Shock Therapy: Volatility Spells Opportunity

Over the past six months, the world has seen the price of crude oil decline by over 50%.  Other commodities such as copper, gold and iron ore have also suffered declines, as demand from emerging markets has weakened.  The supply/demand imbalance has created some uncertainty as to where commodity prices will eventually settle, and the sharp price moves have contributed to some of the volatility in financial markets.  Times of uncertainty will always create some fear among investors.  In fact, the Yale School of Management monitors a “Crash Confidence Index”, which has proven to be a contrary indicator over the years.i  The index has recently shown that investors are increasingly worried that a “crash” is looming.  To provide some context, investors were most confident of a crash in the first quarter of 2009 when the market bottomed during the financial crisis.  In short, although market volatility may rear its head every so often, lower commodity prices (particularly in energy) have accelerated growth historically (and vice versa). 

According to market strategist Dave Rosenberg, “the early 1970s, late 1970s, early 1990s, the 2008 backdrop, and every U.S. recession had the thumbprints of surging crude oil prices.  Then go to the mid-1980s, the late 1990s and again in 2009, and sagging oil prices were one of the mechanisms for accelerating economic growth.” ii  In particular, Tom Lee of Fundstrat highlights that two of the best performing sectors following oil price declines are telecom and consumer discretionary.  Consumer discretionary will be helped by wage growth, employment, and additional spending power from lower gas prices (particularly companies with a domestic focus.)  Telecom has begun to generate improved returns on their invested assets, but the sector still trades at a 50% discount to the S&P 500, according to Lee.  As the market transitions “to an earnings growth driven phase,” investment opportunities will continue to be present. iii

We are entering somewhat of a sweet spot, in that both Wall Street (i.e. investors) and Main Street will both benefit.  Ray Dalio recently mentioned that we are in “the mid-part of a cycle.  This is the easy part, the good part of the cycle.” iv  Also, the US dollar has been strengthening, which has been positive for U.S. market multiples historically.  Per Rosenberg, there is a “time-worn 75% positive relationship between the direction of the U.S. dollar and that of the market multiple,” which would suggest a continued upward rerating of U.S. assets.v  Furthermore, the central banks of developed economies continue to fight deflationary pressures, most recently with the ECB’s easing measures.  As David Tepper stated, “You have people responding to deflation all over the place.  First thing that goes up when people try to fight deflation is asset prices.” vi  For this reason, I expect “developed” markets to outperform “developing” markets for the foreseeable future.  While I expect the market to hit an occasional bump, it could be a lucrative year for the experienced active investor.  The uncertainty that has seemed to permeate the equity market suggests that equities with secure, growing dividends and shareholder friendly stock repurchase programs will continue to provide investment opportunity.  It’s worth mentioning that “$2 trillion of share buybacks over the past five years from just the S&P 500 constituents” are creating somewhat of a “scarcity factor” in public equities, or what I would call good old fundamental supply and demand.vii  Although some investors may fear another crash with every tick up in market volatility, opportunities will persist.  As the classic star Mae West once said, “Those who are easily shocked should be shocked more often.”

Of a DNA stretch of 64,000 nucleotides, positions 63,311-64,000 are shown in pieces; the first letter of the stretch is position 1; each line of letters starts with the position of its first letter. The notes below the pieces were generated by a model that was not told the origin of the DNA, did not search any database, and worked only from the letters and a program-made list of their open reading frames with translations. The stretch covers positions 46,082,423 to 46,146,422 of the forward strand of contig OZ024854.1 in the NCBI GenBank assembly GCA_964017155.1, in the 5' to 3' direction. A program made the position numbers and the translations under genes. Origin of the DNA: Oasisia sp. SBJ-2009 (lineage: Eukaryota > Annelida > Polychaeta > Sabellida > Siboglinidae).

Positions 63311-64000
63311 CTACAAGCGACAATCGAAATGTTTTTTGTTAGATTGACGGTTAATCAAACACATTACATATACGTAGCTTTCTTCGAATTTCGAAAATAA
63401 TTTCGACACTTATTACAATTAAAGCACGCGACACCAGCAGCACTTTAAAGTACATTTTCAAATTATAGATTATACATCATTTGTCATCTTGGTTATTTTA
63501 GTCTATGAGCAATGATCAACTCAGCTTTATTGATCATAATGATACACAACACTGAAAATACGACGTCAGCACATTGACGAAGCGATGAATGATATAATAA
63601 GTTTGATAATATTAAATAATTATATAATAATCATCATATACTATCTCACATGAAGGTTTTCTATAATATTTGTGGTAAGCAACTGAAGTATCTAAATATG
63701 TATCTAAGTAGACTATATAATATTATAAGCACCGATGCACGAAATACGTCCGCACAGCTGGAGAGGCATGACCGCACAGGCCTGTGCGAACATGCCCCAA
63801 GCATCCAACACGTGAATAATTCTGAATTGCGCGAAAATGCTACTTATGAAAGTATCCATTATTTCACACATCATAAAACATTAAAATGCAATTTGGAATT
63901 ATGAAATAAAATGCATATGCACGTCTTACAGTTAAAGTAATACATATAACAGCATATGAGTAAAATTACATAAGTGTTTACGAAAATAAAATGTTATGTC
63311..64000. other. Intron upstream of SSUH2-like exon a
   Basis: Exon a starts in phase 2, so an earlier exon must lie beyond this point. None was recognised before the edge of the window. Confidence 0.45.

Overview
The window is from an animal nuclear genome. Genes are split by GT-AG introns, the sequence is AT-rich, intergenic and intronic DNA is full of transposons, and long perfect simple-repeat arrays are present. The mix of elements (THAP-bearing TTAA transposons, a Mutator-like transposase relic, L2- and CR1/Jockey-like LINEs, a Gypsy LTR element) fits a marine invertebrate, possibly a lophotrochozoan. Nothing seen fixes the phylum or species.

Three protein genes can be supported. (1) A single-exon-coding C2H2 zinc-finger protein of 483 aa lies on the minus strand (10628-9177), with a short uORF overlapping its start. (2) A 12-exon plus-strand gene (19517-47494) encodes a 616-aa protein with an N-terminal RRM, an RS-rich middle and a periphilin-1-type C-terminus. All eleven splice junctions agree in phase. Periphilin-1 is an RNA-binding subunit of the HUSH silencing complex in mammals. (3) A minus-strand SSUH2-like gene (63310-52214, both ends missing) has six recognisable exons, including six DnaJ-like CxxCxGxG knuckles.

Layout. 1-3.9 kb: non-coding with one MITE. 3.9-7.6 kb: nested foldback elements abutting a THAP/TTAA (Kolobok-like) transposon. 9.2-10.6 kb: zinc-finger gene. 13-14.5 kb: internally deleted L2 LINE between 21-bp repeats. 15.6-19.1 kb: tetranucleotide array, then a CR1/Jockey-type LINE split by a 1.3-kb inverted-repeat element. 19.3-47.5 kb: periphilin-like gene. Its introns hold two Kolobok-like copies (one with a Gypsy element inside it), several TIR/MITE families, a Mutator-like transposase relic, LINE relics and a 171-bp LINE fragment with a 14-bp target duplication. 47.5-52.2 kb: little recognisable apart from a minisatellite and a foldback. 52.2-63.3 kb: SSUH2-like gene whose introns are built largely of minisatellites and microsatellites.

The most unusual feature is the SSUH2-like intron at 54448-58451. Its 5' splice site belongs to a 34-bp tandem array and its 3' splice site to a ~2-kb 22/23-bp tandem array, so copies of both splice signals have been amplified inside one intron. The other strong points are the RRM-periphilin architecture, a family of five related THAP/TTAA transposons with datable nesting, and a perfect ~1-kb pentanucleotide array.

The Rosenau Group is a team of investment professionals registered with HighTower Securities, LLC, member FINRA, MSRB and SIPC & HighTower Advisors, LLC.  This document was created for informational purposes only; the opinions expressed are solely those of the author, and do not represent those of HighTower or its affiliates.  This is not an offer to buy or sell securities, and HighTower shall not in any way be liable for claims related to this writing, and makes no expressed or implied representations or warranties as to its accuracy or completeness.                                                                                                                                             

Pamela Rosenau, Managing Director and Chief Equity Market Strategist at HighTower and Chief Investment Officer at the Rosenau Group has over 30 years of experience in the financial industry.  Ms. Rosenau was recently ranked #76 in Barron’s 2014 Top 100 Independent Advisors and ranked #15 in Barron's 2014 Top 100 Women Financial Advisors. She was also chosen for Barron's 2014 Top 1,200 Advisors list, ranking #52 out of all financial advisors in California. Ms. Rosenau holds series 7, 63, and 65 licenses.

i Andy Kiersz. Business Insider.  More And More Investors Are Convinced A Stock-Market Crash Is Coming.  January 6, 2015.

ii David Rosenberg. Gluskinsheff. Breakfast with Dave. January 9, 2015.

iii Thomas Lee. Fundstrat. History shows weak 2015 start is “best case”. January 9, 2015.

iv Kathleen Laverty. Fundfire. Bridgewater to Launch First New Strategy in 19 Years. January 12, 2015.

v David Rosenberg. Gluskinsheff. Breakfast with Dave. January 8, 2015.

vi Melissa Lee. CNBC. Appaloosa’s David Tepper sees 8% to 10% upside in 2015. December 29, 2014.

vii Tobias Levkovich. Citi Research. January 2, 2015.

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